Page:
Consumer, Insurers Prepare As More Health Law Provisions Will Take Effect Next Month
News reports cover the progress and challenges of rolling out the sweeping health overhaul law.
Associated Press: Health care reform hits another milestone next month, with new provisions that include a coverage expansion for young adults and restrictions on an insurer's ability to impose annual coverage limits or to reject children with pre-existing medical conditions. Insurance coverage that starts on or after Sept. 23 will have to comply with these changes and others that were put in place when President Barack Obama signed the health overhaul into law March 23." Many plans won't renew until later on (Murphy, 8/3).
NPR: The responsibility for implementing much of the health law falls to Health and Human Services Secretary Kathleen Sebelius. In an interview, she said that "the law should prompt competition in the health care marketplace. Too often 'one insurance company has the whole ballgame' in many states, she tells NPR's Tony Cox." Provisions that require insurers to spend at least 80 percent of their premium revenues on health care services might help with high insurance costs once they are implemented she said (8/3).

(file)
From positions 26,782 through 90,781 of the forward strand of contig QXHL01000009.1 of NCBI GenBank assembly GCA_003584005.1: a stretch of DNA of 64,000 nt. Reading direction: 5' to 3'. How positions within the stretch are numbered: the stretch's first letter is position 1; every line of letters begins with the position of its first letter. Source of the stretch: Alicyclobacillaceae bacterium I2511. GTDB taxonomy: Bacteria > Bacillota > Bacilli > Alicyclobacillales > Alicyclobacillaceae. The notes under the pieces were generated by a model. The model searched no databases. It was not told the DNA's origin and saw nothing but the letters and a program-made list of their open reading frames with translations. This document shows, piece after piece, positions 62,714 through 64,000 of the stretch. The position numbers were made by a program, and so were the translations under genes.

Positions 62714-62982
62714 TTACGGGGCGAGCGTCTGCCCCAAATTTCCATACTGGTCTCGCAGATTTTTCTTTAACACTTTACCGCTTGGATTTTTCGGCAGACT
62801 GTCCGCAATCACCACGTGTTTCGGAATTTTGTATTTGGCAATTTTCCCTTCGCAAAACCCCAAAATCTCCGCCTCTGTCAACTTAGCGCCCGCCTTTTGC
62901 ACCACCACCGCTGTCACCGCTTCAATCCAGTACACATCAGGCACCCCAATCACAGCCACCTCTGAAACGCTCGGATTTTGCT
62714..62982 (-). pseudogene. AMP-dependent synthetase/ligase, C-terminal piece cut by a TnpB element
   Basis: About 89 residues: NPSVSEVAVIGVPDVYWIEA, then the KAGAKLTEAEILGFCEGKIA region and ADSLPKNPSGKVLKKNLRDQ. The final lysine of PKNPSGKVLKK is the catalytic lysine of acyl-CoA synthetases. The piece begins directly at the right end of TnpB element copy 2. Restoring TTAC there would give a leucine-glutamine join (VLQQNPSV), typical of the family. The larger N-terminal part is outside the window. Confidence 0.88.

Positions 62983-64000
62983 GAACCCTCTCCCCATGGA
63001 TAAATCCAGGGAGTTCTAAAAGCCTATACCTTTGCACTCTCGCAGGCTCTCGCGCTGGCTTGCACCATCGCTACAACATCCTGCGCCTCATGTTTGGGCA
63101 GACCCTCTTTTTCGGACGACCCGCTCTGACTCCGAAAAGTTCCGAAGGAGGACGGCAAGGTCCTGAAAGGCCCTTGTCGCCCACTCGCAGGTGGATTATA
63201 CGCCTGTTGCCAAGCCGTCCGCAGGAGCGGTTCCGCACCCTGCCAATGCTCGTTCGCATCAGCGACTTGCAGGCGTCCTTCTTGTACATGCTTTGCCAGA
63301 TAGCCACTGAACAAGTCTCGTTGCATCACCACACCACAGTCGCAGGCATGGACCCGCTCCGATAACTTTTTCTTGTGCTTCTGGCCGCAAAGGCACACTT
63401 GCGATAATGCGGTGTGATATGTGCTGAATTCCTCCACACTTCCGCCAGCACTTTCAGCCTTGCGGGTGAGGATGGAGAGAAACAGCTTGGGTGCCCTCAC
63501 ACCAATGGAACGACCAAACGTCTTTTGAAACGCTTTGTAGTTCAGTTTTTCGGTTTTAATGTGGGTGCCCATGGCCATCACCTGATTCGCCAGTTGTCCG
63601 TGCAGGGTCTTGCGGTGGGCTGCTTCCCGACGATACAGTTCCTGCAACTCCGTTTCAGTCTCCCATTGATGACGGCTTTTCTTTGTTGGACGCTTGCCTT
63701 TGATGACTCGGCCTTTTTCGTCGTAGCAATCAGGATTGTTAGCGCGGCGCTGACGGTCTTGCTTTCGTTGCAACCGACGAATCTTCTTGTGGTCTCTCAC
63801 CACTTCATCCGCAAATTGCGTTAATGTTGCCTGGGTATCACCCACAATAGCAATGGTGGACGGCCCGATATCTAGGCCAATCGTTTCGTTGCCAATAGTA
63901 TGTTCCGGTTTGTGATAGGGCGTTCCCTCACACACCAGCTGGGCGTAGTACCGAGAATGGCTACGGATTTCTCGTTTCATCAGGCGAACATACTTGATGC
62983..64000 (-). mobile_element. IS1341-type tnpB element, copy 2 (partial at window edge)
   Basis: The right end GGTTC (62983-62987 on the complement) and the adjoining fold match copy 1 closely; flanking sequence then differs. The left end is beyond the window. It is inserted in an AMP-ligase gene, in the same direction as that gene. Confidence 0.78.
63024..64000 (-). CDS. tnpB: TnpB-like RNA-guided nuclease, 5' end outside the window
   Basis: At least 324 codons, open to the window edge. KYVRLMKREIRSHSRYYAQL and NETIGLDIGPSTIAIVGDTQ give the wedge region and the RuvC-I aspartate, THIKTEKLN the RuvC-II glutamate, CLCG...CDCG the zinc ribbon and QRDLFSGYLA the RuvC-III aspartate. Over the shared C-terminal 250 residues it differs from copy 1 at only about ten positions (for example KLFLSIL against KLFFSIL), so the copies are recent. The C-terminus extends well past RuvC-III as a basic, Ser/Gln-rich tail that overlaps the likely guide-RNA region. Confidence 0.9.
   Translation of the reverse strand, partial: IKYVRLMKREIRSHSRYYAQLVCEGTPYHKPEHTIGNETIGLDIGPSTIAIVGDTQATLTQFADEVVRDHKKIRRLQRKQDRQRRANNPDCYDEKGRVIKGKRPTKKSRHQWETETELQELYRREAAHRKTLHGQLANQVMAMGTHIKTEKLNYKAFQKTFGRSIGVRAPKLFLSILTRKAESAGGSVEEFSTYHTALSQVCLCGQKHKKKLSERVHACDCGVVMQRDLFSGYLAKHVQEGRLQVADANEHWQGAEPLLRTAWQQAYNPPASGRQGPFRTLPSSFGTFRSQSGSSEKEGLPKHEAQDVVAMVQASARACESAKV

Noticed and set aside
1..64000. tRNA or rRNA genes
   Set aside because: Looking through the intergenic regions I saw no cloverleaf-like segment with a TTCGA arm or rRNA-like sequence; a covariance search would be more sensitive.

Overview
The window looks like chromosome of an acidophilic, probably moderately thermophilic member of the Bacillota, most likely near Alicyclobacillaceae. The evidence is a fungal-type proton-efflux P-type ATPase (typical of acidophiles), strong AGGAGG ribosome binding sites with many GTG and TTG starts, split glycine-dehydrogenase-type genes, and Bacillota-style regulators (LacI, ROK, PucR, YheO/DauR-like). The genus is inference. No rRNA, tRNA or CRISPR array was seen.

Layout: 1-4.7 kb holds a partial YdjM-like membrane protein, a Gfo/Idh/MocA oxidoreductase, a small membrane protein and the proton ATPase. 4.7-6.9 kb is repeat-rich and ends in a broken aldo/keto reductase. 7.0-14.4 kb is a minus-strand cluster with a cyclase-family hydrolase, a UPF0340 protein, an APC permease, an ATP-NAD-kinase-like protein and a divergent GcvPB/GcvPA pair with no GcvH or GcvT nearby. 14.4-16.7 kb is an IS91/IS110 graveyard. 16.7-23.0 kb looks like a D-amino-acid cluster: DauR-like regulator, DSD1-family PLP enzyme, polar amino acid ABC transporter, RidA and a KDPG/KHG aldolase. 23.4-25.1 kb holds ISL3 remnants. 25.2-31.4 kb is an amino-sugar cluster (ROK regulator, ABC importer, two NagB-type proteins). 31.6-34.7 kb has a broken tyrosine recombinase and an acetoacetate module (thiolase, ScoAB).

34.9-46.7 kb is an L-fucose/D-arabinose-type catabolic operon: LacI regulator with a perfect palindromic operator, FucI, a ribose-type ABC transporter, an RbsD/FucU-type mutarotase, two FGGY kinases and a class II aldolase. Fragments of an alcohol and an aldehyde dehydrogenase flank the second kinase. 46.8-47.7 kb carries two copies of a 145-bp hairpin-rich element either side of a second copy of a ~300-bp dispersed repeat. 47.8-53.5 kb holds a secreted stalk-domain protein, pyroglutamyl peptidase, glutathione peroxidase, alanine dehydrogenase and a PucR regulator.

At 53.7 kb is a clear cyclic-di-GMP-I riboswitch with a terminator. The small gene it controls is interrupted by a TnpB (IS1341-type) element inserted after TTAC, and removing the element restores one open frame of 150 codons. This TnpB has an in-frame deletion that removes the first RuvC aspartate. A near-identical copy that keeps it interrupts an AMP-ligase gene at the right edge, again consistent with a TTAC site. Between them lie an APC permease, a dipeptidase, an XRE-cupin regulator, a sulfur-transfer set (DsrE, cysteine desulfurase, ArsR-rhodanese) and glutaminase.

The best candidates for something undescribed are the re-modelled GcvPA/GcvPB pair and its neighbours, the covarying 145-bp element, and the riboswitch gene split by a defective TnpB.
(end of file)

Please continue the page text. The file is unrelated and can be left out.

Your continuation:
CNN Money: Consumers should make sure to pay attention to their plans as these changes go into effect. "If you gloss over your benefits materials at open enrollment this year, you may be setting yourself up for a nasty surprise at the doctor's office. Many self insured companies will be exempted from some of health reform's key benefit improvements," such as a requirement that insurers cover many preventive services without cost-sharing (Kavilanz, 8/3).
Politico: "A party convention resolution targeting three North Carolina House Democrats suggests there may be lingering resentment toward the lawmakers for their opposition to health care reform. At the North Carolina Democratic Party convention in Fayetteville over the weekend, attendees voted down a harshly worded resolution condemning Reps. Mike McIntyre, Heath Shuler and Larry Kissell for their stances. A watered-down version urging the congressmen not to support a repeal of the health care legislation, however, did pass" (Isenstadt, 8/3).This is part of the KHN Morning Briefing, a summary of health policy coverage from major news organizations. Sign up for an email subscription.